MRW Web Design

Mission-Driven Website Planning Workshop for Nonprofits

Illustration: Multiple website components with arrows leading outside the computerToo many nonprofits invest too much money on websites without proper planning. Don’t make that mistake!

For nonprofits planning their next or first website, this engaging and active workshop with follow up consulting will prepare you to build a mission-driven nonprofit website that gets results for your organization.

Investing just a little bit now will make sure the time, energy, and money spent on your upcoming website project impacts the people you serve and makes the world a better place.

[My client] frequently referred back to what she learned from you, and really took your advice to heart. She was significantly better prepared to work smoothly with me through the redesign process than are many of my new-to-this clients, because I had to spend a lot less time educating her about *why* we were doing what we were doing. We started out already on the same page.
Seattle-area website developer who worked with a workshop participant

Detailed information about the course, included follow up call, and location is below.

Mission-Driven Website Planning Workshop

When: TBD
Where: Impact Hub Seattle
Cost: $299

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Intended Audience

This workshop is intended for nonprofit staff leading a website project or in charge of early-stage website planning. Attendees’ organizations should be considering whether to embark on or just beginning to plan a website project.

Participants do not need any specific technical or design skills, though familiarity with website management skills and concepts—e.g. posting a news story—is useful. Intimate knowledge of the the organization’s mission and the programs advancing that work is by far the most important requirement for planning success.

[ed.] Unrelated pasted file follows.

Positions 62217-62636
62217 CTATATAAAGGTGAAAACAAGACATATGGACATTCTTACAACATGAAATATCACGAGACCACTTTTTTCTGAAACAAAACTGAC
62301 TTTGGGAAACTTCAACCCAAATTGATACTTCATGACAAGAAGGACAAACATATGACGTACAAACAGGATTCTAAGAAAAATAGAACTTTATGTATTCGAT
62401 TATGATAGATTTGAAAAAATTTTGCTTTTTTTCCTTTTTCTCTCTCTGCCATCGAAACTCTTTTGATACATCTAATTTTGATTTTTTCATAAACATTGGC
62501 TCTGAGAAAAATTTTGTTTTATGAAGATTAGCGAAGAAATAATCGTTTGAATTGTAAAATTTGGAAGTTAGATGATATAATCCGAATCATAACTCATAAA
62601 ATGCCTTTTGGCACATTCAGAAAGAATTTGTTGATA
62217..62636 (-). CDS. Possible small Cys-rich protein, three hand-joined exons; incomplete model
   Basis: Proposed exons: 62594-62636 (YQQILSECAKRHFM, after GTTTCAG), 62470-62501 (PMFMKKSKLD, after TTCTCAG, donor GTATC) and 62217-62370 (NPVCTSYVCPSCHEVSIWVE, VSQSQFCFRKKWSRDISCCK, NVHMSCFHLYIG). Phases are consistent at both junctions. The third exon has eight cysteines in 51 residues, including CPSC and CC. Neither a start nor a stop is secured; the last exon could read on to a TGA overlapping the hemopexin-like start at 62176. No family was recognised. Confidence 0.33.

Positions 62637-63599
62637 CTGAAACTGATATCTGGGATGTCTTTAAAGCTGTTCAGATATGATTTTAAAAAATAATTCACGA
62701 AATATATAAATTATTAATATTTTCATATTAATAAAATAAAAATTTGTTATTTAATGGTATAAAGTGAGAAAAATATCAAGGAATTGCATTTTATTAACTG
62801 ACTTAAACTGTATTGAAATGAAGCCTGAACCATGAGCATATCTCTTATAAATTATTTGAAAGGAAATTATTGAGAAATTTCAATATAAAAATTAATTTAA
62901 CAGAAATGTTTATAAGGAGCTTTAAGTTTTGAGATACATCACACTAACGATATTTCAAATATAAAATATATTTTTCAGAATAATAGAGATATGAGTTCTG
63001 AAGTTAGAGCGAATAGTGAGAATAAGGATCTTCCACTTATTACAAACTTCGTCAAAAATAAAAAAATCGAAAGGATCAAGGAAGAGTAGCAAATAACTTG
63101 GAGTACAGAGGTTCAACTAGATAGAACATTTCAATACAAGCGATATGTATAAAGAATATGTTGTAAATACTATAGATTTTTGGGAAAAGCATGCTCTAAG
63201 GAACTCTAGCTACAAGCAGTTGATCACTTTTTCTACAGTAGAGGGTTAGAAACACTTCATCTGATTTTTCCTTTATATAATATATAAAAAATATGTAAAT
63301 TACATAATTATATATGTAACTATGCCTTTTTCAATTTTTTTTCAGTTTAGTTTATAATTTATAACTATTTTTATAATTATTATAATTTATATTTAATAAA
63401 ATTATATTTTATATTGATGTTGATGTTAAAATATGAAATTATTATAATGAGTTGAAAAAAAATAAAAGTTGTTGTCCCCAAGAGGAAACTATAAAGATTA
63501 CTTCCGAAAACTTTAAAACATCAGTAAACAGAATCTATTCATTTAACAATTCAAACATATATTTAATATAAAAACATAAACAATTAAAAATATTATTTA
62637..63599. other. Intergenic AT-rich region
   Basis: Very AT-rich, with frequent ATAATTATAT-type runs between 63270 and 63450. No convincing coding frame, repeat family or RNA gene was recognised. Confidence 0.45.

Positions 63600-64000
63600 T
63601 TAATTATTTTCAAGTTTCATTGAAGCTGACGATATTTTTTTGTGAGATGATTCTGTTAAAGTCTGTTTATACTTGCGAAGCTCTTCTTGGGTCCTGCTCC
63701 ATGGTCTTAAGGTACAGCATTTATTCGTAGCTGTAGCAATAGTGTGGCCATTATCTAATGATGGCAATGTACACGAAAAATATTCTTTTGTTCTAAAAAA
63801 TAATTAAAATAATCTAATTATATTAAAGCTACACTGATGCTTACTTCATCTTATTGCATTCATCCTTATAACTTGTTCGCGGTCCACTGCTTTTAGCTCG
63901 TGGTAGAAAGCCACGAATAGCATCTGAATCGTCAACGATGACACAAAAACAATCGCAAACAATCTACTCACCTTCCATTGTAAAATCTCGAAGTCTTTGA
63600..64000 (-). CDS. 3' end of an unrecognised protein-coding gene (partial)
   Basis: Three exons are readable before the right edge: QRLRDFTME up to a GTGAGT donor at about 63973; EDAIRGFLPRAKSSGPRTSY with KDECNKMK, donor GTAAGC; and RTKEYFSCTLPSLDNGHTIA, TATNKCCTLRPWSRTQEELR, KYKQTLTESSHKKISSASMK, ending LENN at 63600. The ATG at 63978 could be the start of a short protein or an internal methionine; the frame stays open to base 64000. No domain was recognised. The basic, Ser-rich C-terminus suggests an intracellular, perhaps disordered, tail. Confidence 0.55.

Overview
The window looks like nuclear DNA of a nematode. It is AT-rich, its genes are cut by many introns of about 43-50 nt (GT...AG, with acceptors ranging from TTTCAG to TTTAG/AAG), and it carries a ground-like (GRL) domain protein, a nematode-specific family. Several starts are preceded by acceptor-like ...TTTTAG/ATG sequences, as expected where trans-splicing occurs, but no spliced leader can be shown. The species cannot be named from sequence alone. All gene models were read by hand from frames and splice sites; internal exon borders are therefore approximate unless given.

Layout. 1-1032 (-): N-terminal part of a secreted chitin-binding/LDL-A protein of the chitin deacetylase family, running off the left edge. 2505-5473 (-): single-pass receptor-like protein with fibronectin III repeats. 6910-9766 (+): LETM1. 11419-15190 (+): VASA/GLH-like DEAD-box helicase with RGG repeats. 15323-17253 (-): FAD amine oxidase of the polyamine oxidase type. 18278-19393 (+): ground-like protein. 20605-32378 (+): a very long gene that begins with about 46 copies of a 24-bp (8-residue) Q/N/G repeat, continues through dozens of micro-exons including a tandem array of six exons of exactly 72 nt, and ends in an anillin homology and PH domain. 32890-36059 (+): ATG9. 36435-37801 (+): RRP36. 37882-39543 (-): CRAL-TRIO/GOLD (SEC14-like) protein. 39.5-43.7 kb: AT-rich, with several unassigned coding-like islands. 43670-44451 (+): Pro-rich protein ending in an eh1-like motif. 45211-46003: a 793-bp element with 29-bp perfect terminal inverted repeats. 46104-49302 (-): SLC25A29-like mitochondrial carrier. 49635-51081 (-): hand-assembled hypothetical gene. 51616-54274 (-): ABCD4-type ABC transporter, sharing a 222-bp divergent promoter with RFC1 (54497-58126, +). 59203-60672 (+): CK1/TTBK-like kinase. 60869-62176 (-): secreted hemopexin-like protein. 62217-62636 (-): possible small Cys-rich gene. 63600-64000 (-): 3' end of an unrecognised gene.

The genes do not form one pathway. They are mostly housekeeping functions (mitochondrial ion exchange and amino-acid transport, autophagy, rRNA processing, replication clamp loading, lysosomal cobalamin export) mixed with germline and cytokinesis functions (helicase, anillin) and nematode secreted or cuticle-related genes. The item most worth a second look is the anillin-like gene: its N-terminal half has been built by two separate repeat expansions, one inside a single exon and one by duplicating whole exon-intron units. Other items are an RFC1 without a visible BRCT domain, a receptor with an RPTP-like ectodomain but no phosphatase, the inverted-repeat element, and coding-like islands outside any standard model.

Not sure if this workshop is for you? Get in touch to ask your questions.

What to Expect

Upon completion, you will be significantly better prepared to begin a major website project having learned to prioritize and communicate the needs and decisions required for success.

Before the Workshop

Participants will be expected to do 1-2 hours of simple reading and prework to get the most out of the workshop.

During the Workshop

Coffee and snacks will be provided.

This workshop will include short presentations, useful planning worksheets, discussion, and Q&A covering:

  • The general phases of any website project
  • Concrete tips to:
    • prepare your organization,
    • select and work with contractors and volunteers,
    • identify key audiences and website “top tasks”,
    • give design feedback and resolving disagreements, and
    • assess and describe required website functionality.

After the Workshop: Follow up One-on-One Consulting

Each participant can schedule a follow up 30-60 minute phone call or meeting within three months of the training to get one-on-one feedback and advice about their planning process and project. You may wish to immediately review your work or wait a month or two for new questions and ideas to arise.

Venue, Directions, & Parking

Impact Hub Seattle is a vibrant social-entrepreneurial coworking space in the Pioneer Square neighborhood south of downtown Seattle. It’s home to nonprofits, socially-conscious consultants, social enterprises, and more. That makes it a natural place to meet for a nonprofit technology workshop.

The building is wheelchair accessible.

Impact Hub

Address: Impact Hub Seattle, 220 2nd Ave South, Seattle, WA 98104

Parking: Here’s a map of nearby parking structures and lots. Please avoid on-street parking limited to 2 hours (shorter than the workshop).

Public Transit: The Impact Hub is within blocks of two light rail stops and a significant number of bus lines that run through downtown. Get public transit directions.

About Mark Root-Wiley

Mark Root-Wiley, wearing Seattle Sounders hat, smiling in conversationMark Root-Wiley has years of experience planning, designing, building, supporting, and maintaining websites for nonprofits, higher education, and other mission-driven organizations. He’s lived in Seattle and worked as MRW Web Design since 2010, serving dozens of organizations including 501 Commons and the Nonprofit Assistance Center.

“Responsive, breaks complicated information down so it’s understandable, provides great training and coaching…”

Full quote

Mark is a Nonprofit Technology Network (NTEN) faculty member, teaching the online course “Anatomy of a Website Redesign.” He’s a regular presenter at the 501 Commons Talks Tech series and has also presented at SeaTech4Good, WordCamp Seattle, InfoCamp Seattle, GiveCamp Seattle, and other nonprofit events.

Other volunteer contributions to nonprofit and technology include:

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